Understanding the fundamental principles underlying biological processes and finding ways to compute and simulate these realistically brings our research in numerics, scientific and high performance computing to applications in life sciences. Our main focus is to address neuroscientific problems by including all three space dimensions, time and detailed morphology that serves as the computational domain.
(Simulation by M. Breit)
Detailed calcium dynamics in neurons
Electrodiffusion effects in post-synaptic spines
Cadherin-Calcium interactions at the synaptic cleft
Transcranial Magnetic Stimulation at the cellular level
Vesicle dynamics in boutons of the Drosophila Neuromuscular Junction
Calcium signaling in nuclei
Coupled neural network and cellular dynamics
Intracellular calcium dynamics are regulated by a complex cellular infrastructure. Calcium interacts with mobile buffers, is transported across the plasma membrane by voltage-dependent calcium channels, or is sequestered in internal calcium stores, like the endoplasmic reticulum or mitochondra. Bi-directional exchange across the endoplasmic membrane is controlled by SERCA pumps, ryanodine receptors, and Inositol-3-phosphate receptors. The architecture and positioning of intracellular organelles and the three-dimensional distribution and density of calcium exchangers plays a crucial role when trying to understand the propagation of calcium signals along dendrites towards the cell nucleus. Using advanced three-dimensional simulations of electrical and biochemical signals enables us to systematically investigate the broad range of cellular players involved in calcium signaling from synapse to nucleus.
(Simulation by M. Keßler)
Understanding the fundamentals of cell signaling sometimes requires a close look at the ultrastructural cellular composition. The Poisson-Nernst-Planck equations (so called electro-diffusion) is a model for describing ion movement in an electrically charged domain at the micro-level. Using ultra-structural image reconstruction data of synaptic spines, the actin filament network and intracellular organelles allows us to simulate and study ion dynamics in this complex surrounding in an attempt to understand the functional role of spine protrusions at dendrites.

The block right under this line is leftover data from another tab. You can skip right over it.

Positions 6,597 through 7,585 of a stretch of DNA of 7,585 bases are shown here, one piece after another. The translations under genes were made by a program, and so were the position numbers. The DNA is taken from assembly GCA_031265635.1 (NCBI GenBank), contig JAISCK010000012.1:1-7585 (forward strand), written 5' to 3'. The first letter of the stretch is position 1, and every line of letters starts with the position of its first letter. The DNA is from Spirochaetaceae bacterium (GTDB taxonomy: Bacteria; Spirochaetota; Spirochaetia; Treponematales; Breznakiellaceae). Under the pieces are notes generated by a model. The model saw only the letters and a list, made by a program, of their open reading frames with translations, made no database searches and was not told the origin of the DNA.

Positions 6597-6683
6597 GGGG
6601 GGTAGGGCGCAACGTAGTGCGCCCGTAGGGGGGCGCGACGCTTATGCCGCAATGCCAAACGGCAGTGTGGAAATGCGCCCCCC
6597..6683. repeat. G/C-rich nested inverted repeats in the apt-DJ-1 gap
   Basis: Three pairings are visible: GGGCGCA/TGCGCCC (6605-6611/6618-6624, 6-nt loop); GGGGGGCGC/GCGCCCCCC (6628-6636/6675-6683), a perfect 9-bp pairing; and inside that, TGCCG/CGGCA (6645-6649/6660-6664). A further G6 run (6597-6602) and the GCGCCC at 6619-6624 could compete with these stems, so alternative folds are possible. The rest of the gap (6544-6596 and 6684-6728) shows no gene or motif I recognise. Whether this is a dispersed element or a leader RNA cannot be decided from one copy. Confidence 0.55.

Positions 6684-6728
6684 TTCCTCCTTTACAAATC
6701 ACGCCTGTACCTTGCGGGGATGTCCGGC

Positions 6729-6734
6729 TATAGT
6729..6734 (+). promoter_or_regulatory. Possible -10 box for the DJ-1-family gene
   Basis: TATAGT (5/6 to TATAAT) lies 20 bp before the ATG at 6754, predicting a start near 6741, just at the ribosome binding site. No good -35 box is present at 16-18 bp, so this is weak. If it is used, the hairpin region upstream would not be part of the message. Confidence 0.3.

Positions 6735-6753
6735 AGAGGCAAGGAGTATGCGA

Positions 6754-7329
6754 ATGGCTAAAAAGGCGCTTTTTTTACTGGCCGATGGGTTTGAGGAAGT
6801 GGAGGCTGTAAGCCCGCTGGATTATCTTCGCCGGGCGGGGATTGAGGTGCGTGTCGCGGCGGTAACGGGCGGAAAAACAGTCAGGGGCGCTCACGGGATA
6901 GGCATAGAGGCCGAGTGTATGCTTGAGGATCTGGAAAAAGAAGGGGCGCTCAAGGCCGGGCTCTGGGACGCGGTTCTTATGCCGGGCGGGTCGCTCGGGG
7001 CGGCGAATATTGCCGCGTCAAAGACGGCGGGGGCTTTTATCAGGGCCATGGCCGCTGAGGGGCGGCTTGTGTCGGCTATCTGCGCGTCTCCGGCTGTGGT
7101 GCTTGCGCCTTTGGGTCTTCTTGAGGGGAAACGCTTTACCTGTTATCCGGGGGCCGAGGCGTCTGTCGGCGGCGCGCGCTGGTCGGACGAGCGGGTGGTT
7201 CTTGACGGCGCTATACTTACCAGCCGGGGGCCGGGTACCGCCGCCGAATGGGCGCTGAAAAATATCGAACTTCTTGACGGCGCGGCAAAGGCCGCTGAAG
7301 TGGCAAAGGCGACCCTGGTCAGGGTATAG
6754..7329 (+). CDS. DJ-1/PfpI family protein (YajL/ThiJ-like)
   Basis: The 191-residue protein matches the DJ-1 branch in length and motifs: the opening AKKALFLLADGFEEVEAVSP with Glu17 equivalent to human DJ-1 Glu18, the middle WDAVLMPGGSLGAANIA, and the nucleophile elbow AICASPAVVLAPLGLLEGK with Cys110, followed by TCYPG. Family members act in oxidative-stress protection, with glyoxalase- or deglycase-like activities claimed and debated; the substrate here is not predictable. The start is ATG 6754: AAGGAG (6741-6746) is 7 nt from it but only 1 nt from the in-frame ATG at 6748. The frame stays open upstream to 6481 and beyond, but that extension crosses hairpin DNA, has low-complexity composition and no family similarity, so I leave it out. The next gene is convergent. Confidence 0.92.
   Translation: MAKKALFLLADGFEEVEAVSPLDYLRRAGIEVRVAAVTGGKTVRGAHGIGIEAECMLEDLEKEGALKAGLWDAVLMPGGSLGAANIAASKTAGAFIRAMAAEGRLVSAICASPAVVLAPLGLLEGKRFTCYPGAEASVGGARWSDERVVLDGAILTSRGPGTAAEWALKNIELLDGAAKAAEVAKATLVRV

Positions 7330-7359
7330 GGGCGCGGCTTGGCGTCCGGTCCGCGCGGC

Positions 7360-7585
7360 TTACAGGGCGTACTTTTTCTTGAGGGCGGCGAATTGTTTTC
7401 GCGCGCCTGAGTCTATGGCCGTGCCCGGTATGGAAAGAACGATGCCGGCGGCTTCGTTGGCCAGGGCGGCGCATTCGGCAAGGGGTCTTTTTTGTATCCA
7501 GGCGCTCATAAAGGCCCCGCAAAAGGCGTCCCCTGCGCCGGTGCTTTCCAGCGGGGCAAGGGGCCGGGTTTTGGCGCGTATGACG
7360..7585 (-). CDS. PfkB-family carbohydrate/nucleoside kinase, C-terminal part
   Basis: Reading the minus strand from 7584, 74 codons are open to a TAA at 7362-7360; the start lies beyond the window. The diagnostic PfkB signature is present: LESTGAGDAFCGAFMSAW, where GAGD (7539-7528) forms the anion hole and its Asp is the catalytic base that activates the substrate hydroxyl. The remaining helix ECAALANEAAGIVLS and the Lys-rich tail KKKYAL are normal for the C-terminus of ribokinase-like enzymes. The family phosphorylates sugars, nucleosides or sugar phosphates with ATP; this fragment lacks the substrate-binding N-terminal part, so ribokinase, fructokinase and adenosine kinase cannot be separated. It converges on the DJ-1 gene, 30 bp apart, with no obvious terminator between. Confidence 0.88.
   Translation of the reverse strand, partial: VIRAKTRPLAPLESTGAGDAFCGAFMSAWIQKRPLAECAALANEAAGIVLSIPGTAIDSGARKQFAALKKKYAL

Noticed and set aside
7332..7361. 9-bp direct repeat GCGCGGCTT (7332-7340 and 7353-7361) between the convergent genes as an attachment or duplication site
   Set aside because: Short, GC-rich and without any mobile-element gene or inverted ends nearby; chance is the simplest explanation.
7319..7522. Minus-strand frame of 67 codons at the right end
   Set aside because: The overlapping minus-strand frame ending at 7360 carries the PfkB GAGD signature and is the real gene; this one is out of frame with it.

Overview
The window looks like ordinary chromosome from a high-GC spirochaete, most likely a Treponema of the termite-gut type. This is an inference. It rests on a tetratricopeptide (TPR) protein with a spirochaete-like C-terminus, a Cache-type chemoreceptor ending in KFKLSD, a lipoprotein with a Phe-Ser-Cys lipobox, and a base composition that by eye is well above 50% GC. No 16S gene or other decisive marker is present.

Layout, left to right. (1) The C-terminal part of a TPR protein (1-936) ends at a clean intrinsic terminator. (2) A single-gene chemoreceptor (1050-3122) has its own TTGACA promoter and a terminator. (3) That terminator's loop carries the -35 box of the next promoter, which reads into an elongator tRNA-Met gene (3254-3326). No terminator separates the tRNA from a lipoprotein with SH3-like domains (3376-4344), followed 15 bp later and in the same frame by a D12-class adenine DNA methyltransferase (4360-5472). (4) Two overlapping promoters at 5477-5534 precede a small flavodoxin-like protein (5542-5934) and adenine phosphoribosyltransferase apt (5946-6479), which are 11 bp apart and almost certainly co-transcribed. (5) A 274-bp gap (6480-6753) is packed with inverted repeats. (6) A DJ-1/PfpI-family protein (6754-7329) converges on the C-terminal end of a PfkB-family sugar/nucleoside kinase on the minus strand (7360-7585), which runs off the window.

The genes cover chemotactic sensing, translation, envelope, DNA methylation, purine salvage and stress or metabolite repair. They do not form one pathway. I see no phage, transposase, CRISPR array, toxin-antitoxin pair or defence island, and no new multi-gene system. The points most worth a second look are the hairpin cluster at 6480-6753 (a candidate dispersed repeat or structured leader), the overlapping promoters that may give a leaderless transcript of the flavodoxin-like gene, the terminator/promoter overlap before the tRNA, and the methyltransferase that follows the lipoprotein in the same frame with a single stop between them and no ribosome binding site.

(Image by M. Breit)
Using reconstruction methods such as NeuRA and AnaMorph we study the electrical and biochemical behavior of healthy and diseased (morphologically altered) cells. One-dimensional cell reconstructions for electrical simulations can then be coupled to an equivalent three-dimensional cell study of biochemical signaling, using multi-scale techniques developed by our group (e.g. Grein et al.)
(Simulation by M. Breit)
Trans-cellular coupling involves the cadherin molecule that forms cis- and trans-connections between two neurons at chemical synapses. Molecular dynamics studies show that the rigidity of cadherin molecules depend on calcium ions. This might be due to dehydration effects of hydrogen bonds, a topic currently studied by our group.
(Simulation by S. Grein)
Transcranial Magnetic Stimulation (TMS) is a non-invasive clinical technique to stimulate certain parts of the brain, for diagnostic and therapeutic purposes. While TMS is used in various clinical settings, the underlying functions are not fully understood. Especially at the cellular level, where long-term changes could be induced by TMS it remains unclear what the optimal positioning and stimulation protocol for a specific treatment should look like. We are currently focussing research at TMS function at the cellular and biochemical level to better understand long-term effects. This knowledge could be used to optimize TMS for treatment protocols.
Nuclear calcium regulates many downstream processes towards gene transcription. Understanding which players are involved in shaping nuclear calcium signals is therefore an interesting topic. In one of our studies we were able to show that the nuclear morphology, which can be very versatile in hippocampal neurons, controls nuclear calcium signals and can be employed by the cell as a signal frequency detector.
(Movie by G. Queisser)